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I know that the pressure from the street is over 90psi in my area.

I have a pressure regulator (about 5 years old) on my main line and when all faucets are off and not drawing water the psi is set and maintains at 80psi. Plus I have an expansion tank on my main water heater and it is roughly 5 yrs old.

However, I notice that I have had very inconsistent water pressure at various times of the day. For example, today at 230p I saw 80psi on the meter then turned on an upstairs faucet and saw the meter drop to about 45psi with it open on full (and not coming out with a strong flow). Once I closed the faucet it returned to 80psi.

Similar experiment just now... started at 80PSI, turned on downstairs faucet1 right past the reduction valve and only dropped to 75, turned on the next faucet downstairs and dropped to 55psi.

I brought a plumber in who installed the reduction valve and he said that it was fine and this was a mystery.

I thought that setting the valve to 80PSI meant that it would maintain 80PSI under usage as long as the street was coming in higher than 80.

Does anyone have any ideas as to what the problem could be here? Does this sound like the reduction valve is going bad? Any suggestions would be greatly appreciated!

  • Where are you reading the water pressure? You say "meter," but I don't know if you mean the utility meter or a hose bib pressure gauge (meter). Where you read your pressure is important. Also, how old is the plumbing? Is it copper, PEX, galvanized, etc.? You should expect a 1psi drop for every 2 feet of elevation gained, and some head loss depending on flow rate and flow resistance, but more information on pipe material, nominal diameter, length, and age would help greatly. – Hari Ganti Feb 6 '17 at 20:56
  • Also your describing both pressure and flow. Be careful as flow increases pressure decreases. Pressure is highest at no flow. – Tyson Feb 7 '17 at 0:50
  • Great feedback. Pressure is from inline pressure gauge installed right after the pressure valve. Pipe is mostly copper feed with some quarter and half inch but mostly quarter. Age of plumbing ranges from 20-30 yrs to 10 yrs – Ron Iller Feb 7 '17 at 21:37
  • as for the pressure and flow comment, I get you. The sad thing is that with the 15psi drop I described, the flow was weak so not exactly sure where that 15 went... I probably have an extended plumber's visit in my future to hash this out – Ron Iller Feb 7 '17 at 21:56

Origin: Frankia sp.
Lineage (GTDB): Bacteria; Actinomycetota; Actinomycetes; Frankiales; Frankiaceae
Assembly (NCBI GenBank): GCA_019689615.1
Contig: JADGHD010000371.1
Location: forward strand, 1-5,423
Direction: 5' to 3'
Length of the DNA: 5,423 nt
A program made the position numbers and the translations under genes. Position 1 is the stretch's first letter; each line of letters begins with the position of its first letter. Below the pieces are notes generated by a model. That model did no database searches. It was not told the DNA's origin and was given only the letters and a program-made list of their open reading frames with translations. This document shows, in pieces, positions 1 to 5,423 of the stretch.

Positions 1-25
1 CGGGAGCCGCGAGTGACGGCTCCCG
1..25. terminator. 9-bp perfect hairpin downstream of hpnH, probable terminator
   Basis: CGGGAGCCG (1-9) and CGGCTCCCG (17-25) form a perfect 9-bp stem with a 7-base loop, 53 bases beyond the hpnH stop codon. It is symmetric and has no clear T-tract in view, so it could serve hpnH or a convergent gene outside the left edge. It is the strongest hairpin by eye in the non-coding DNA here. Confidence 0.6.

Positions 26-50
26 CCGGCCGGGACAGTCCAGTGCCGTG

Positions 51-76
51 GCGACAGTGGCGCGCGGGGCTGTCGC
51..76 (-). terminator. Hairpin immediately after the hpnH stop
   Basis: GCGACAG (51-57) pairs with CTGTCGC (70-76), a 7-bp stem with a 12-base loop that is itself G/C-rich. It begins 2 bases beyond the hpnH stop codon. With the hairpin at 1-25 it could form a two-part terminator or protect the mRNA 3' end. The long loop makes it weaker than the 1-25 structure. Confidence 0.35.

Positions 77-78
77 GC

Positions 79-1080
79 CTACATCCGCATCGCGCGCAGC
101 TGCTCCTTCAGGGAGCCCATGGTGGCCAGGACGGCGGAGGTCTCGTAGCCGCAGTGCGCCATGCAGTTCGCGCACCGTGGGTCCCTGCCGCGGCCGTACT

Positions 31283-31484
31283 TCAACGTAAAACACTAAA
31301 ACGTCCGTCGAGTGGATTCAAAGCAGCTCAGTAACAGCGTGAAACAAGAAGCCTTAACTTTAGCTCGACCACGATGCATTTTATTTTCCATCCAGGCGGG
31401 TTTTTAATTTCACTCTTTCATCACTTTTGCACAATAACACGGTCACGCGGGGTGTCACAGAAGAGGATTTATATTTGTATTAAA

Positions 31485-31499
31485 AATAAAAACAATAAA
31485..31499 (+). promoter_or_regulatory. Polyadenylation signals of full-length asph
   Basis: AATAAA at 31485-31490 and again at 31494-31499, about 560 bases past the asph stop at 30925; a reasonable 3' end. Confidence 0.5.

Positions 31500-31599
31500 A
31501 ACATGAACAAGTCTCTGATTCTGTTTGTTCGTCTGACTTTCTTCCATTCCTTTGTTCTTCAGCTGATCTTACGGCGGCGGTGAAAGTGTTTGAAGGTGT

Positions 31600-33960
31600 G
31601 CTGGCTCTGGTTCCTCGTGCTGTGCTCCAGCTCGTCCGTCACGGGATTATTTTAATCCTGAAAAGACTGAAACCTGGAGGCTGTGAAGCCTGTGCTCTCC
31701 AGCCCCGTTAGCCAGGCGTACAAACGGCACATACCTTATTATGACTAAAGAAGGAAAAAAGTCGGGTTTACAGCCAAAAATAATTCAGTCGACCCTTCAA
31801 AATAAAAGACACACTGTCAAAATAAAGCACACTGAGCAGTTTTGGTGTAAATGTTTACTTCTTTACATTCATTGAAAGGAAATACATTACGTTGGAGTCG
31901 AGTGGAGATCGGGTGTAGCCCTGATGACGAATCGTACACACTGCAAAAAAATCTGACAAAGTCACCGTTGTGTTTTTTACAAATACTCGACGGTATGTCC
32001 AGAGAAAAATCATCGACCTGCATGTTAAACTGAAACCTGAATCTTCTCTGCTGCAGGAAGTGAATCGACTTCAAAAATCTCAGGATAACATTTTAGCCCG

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If this is the gauge on the PRV output, you have a restriction on the intake side of the PRV or in the PRV itself. I suppose it may also be possible that your plumber installed a valve that's too small for your connected devices' flow rates.

As an aside, you also have a dimwit for a plumber if that's "a mystery" - or your plumber is lying to you, which comes somewhat lower than dimwit in my book.

You (or your new, hopefully competent and truthful plumber) will need to remove the PRV and see if there's something like an intake filter screen that is clogged with debris, pipe scale, etc. restricting flow into the valve, and if not, go looking for something stuck in the inner workings of the valve itself. You may wish to add a more easily serviced filter suited to the full street pressure on that intake side, as well.

  • I agree, + with 90 psi at the source or even 80 the 5 year old regulator is not working correctly since it was in the past. hopefully the "plumber " installed a shutoff before the regulator so it can be serviced or replaced. – Ed Beal Feb 7 '17 at 2:56
  • Thanks. There is a shutoff in front of it. Looks like I need to go hunting for a good plumber – Ron Iller Feb 7 '17 at 21:41
  • Can you post a picture of the PRV? Some have a rather obvious built-in filter that should be easy enough to clean since you have a shutoff. The one in an answer here, for instance, appears to have an "obvious" filter screen access: diy.stackexchange.com/questions/108196/… – Ecnerwal Feb 8 '17 at 15:43

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